For some types of violence such as 'threatened to hurt you physically in a way that frightened you', there was considerable disparity, with only 13 percent of males reporting being threatened, compared with 41 percent of females. Some other types of violence did not involve such large differences. For the category of 'slapped, kicked, bit or hit you with a fist' males were only slightly less likely than females to have experienced this type of violence in the past 12 months (30% and 37% respectively). This was the only type of violence where the difference between the genders was not statistically significant.
While a significantly higher percentage of female detainees reported being victimised by their intimate partners, a statistically significant higher percentage of females also reported perpetrating intimate partner violence during the past 12 months than male detainees (47% compared to 38%; see Table3).
|Type of violence||Male||Female|
|* 2 test significant at p|
|Source: AIC, DUMA collection 2003-2005 [computer file]|
|Thrown something at a partner that could hurt*||11||26|
|Twisted your partner's arm or pulled their hair||13||11|
|Pushed or shoved your partner*||28||37|
|Grabbed your partner||26||27|
|Slapped your partner*||12||27|
|Used a knife or a gun on your partner*||1||8|
|Punched or hit your partner with something that could hurt*||7||22|
|Beat up your partner*||3||10|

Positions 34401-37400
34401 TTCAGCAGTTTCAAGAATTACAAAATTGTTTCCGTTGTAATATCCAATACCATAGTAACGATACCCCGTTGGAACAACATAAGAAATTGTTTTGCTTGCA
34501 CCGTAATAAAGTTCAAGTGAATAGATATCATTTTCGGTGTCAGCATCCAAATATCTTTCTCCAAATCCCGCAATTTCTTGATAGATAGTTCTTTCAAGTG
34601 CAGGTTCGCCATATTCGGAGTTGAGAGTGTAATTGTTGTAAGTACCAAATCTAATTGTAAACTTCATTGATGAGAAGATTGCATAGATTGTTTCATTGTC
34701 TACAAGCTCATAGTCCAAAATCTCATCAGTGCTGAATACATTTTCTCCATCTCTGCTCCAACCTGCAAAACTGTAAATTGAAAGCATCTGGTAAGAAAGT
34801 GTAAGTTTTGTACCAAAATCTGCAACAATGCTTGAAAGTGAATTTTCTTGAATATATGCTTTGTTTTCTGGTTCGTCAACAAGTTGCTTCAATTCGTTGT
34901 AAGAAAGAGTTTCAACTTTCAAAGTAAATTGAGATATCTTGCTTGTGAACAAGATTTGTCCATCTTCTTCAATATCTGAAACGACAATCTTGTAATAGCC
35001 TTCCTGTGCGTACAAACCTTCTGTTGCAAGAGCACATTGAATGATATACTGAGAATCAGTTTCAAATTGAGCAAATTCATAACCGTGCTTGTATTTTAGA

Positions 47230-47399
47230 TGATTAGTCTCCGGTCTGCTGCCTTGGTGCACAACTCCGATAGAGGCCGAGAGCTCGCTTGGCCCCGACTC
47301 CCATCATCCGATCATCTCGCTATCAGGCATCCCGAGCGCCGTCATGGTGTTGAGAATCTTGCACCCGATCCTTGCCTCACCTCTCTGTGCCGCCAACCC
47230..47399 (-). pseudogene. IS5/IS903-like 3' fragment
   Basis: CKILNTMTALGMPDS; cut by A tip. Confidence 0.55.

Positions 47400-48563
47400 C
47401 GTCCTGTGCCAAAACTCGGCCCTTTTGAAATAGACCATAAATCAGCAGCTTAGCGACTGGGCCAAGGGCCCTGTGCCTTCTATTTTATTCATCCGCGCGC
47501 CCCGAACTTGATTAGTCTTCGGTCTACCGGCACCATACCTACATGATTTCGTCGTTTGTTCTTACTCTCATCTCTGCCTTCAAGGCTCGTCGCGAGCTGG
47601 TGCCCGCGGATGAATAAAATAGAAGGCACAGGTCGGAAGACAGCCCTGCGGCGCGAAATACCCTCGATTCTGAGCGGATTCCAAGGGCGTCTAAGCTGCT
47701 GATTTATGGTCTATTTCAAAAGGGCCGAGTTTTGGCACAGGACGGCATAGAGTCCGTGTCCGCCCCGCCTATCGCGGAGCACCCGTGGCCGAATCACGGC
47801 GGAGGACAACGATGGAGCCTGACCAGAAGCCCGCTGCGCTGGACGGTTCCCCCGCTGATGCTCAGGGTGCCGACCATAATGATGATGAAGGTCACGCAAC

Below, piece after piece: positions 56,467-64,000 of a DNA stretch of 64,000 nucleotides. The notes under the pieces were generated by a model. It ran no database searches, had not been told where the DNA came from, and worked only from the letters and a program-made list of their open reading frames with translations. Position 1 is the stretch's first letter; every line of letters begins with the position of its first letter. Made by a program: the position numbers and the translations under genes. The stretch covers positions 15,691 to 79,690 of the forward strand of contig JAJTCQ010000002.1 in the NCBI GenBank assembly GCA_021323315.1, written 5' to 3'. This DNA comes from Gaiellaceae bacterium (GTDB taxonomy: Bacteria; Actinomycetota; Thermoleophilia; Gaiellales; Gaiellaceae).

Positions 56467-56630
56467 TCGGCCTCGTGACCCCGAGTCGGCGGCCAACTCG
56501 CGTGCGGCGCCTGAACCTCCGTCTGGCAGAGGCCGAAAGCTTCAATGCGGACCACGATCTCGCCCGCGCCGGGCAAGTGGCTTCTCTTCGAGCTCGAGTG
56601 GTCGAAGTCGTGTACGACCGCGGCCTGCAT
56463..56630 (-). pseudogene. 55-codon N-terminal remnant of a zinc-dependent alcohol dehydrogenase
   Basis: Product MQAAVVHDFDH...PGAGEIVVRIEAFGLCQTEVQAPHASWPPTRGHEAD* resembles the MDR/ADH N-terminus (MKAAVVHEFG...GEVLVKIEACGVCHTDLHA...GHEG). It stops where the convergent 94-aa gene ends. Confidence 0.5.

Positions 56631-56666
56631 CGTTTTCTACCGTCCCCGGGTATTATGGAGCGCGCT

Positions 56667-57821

|Kicked your partner*||3||18|
|Perpetrated any of the above acts of partner violence*||38||47|
In terms of particular types of violence, women were significantly more likely to admit throwing something at, pushing or shoving, slapping, punching or kicking their partner. However, there were some types of behaviours for which there were no gender differences. For example, about a quarter of the male and female detainees reported having grabbed their partner, while about 10 percent reported twisting their partner's arm or pulling their hair (Table3). Few detainees reported having used a knife or gun on their partner.
Overall, just over half (51%) of the police detainees who participated in the addendum survey reported that they had neither experienced or perpetrated any partner violence in the past 12 months.
However, of the detainees who were involved in partner violence (n=589), 68 percent reported being both a victim and a perpetrator in the past 12 months. Gender differences were also found in this group. Two-thirds of the male detainees (66%) and around three-quarters of the female detainees (74%) reported being both victims and perpetrators of partner violence. The percentage of female detainees who reported being victims only was similar to that of male detainees (20% versus 19%). In contrast, males were more likely than female detainees to report being perpetrators only (14% versus 7%). However, it should be noted that the number of detainees in each of these groups was quite small (victim only n=117; perpetrator only n=73).